[43]   In this context I find that the exclusivity need not be 100 percent exclusivity, a conclusion supported by the Supreme Court of Canada's findings in Hillis Oil, supra.  In that decision, Wynn's distributed its products through wholesale distributors and chose only one distributor in each region.  Hillis was given the exclusive rights to distribute originally in Nova Scotia and later other provinces were added to the sales territory.  By 1978 the sale of Wynn's' products was accounting for about 90 percent of Hillis' profits.  Hillis sold other company's products which accounted for the remainder of the profit.  At issue was the interpretation of the written distributor contract between the parties and whether it provided for termination without notice.  While the distributor agreement did not expressly prohibit Hillis from selling other products that would be competitive with Wynn's there was "a clear understanding from Wynn's that Hillis should not do so."  Mr. Justice LeDain writing for the unanimous court classified this as an exclusive distributorship agreement and held at 67:

If a distributorship agreement does not contain a provision for termination without cause it is so terminable only upon giving reasonable notice of termination.

[44]   I also wish to make some comments respecting the degree of control that Avrecan had over Marbry.  During the term of the agreement Marbry was required to do the following:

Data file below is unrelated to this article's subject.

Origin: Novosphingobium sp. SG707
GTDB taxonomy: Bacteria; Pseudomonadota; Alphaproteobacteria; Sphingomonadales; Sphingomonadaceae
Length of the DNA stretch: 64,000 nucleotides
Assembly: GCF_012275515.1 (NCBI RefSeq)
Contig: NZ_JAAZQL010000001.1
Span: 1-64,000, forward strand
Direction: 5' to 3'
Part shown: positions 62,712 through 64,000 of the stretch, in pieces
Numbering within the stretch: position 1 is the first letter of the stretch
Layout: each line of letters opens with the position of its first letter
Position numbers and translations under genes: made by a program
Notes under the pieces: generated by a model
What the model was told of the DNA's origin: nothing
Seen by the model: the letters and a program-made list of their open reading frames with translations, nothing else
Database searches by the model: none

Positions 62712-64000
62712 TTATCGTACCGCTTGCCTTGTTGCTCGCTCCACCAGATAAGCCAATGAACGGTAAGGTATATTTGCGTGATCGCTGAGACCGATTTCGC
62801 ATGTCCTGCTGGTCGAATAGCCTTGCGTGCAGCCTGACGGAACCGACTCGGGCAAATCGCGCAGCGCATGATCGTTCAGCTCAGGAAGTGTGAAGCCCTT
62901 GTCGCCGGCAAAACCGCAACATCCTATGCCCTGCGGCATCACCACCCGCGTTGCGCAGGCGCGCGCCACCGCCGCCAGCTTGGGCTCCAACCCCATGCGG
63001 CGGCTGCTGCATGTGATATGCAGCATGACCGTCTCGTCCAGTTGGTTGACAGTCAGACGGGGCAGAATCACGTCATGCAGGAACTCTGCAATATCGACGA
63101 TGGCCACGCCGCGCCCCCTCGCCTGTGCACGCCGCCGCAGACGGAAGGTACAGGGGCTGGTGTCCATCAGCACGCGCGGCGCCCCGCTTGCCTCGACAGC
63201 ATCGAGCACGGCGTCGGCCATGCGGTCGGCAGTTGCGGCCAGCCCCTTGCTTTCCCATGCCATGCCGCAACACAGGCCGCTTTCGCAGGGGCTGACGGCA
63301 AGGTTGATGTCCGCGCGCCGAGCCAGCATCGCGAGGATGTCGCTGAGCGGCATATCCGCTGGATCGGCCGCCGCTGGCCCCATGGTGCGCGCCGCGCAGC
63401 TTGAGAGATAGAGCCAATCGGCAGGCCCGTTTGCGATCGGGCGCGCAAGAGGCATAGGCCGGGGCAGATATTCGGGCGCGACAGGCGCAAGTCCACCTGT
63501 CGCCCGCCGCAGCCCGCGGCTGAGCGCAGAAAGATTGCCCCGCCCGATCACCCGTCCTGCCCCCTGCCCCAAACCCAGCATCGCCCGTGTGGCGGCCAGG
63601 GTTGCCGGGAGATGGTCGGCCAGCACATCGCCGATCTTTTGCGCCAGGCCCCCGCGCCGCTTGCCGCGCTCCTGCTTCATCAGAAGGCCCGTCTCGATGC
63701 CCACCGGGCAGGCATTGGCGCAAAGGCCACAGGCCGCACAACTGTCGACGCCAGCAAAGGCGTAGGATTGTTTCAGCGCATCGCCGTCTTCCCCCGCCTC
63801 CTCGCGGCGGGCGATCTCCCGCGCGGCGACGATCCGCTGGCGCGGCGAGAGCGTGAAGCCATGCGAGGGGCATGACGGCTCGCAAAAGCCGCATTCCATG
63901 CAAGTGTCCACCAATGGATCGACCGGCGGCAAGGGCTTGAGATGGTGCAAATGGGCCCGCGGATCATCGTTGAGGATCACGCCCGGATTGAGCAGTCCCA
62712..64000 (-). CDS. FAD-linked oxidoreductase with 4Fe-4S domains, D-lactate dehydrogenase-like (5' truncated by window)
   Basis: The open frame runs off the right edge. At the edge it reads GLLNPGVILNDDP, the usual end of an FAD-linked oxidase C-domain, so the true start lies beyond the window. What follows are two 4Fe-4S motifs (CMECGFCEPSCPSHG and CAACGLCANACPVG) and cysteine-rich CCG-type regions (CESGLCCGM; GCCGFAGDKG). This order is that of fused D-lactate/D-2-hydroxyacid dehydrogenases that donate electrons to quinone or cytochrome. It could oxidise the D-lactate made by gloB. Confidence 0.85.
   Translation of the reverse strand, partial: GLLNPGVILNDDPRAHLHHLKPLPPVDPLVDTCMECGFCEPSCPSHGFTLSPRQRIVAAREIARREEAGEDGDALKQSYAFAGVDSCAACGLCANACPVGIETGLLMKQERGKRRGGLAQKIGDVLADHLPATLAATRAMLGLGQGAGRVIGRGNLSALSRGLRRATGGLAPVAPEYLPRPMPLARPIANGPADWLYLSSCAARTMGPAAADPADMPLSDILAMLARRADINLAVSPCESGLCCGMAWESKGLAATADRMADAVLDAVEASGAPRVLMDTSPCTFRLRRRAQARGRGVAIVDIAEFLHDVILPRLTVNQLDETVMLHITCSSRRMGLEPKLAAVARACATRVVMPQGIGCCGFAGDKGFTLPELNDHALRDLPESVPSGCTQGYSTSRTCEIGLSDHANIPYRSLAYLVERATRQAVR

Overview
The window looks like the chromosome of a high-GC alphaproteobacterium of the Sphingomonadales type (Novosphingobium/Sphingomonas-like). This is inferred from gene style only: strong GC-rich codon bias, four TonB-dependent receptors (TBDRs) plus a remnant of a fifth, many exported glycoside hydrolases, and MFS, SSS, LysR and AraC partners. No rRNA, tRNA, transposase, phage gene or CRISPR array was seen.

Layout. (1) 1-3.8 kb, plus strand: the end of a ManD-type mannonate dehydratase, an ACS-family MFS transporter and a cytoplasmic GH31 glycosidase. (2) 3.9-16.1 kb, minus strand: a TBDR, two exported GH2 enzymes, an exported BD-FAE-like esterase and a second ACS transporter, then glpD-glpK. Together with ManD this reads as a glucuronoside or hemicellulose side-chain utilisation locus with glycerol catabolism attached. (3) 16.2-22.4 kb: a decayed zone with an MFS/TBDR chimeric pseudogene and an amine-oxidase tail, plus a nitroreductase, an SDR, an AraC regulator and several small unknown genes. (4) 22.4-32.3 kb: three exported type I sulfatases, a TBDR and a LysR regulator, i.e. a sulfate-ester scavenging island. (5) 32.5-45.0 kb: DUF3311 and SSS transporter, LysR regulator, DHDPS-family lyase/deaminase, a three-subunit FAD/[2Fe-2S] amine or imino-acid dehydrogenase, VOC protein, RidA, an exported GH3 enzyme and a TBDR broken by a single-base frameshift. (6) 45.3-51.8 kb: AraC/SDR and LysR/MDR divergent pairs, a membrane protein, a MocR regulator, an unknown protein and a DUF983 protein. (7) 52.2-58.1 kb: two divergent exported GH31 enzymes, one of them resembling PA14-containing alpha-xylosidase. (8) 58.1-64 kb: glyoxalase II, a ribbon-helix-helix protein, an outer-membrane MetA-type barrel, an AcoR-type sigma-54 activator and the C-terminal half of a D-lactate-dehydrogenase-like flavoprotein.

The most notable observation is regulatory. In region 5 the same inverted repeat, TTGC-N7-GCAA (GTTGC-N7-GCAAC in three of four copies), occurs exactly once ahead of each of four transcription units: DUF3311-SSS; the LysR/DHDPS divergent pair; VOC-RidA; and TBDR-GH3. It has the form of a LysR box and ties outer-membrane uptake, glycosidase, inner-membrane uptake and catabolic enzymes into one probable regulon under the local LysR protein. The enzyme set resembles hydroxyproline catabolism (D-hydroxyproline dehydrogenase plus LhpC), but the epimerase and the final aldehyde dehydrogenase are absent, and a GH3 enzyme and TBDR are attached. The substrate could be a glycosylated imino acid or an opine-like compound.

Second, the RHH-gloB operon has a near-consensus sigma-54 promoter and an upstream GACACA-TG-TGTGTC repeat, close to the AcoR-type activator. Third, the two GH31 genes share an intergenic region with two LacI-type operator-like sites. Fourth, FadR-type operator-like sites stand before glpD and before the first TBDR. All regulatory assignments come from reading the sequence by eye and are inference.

(a)         maintain a showroom containing an inventory of demonstration products;

(b)         represent Reebok Canada in customer relations in matters of stock shipments, defective product and quality control;

(c)         conduct account collections and monitor accounts receivable on behalf of Avrecan;

(d)         distribute invoices and collect cheques for Avrecan during postal strikes;

(e)         conduct product knowledge sessions for Reebok customers retail sales staff;

(f)         assist Avrecan in tracking down counterfeit Reebok products; and

(g)         devote time to finding athletes and sports teams to use and promote Reebok.

[45]   Having regard to Lord Denning's "business integration" test in Stevenson, supra, I find that Marbry's activities formed an integral part of Avrecan's business.  It was Marbry who assisted the set up of the distribution network and distributed Avrecan's products through that network.  Without this function Avrecan's products could not have been sold to those customers that Marbry serviced.  It can not be said that Marbry performed a function that was only accessory to Avrecan's pursuit. 

[46]   For all of the reasons expressed above I would classify the relationship between Marbry and Avrecan as more akin to employee/employer than that of independent contractor or strict agency.  As such, this relationship falls in that intermediate category as identified in Carter v. Bell, supra, where the agreement may only be terminated with reasonable notice.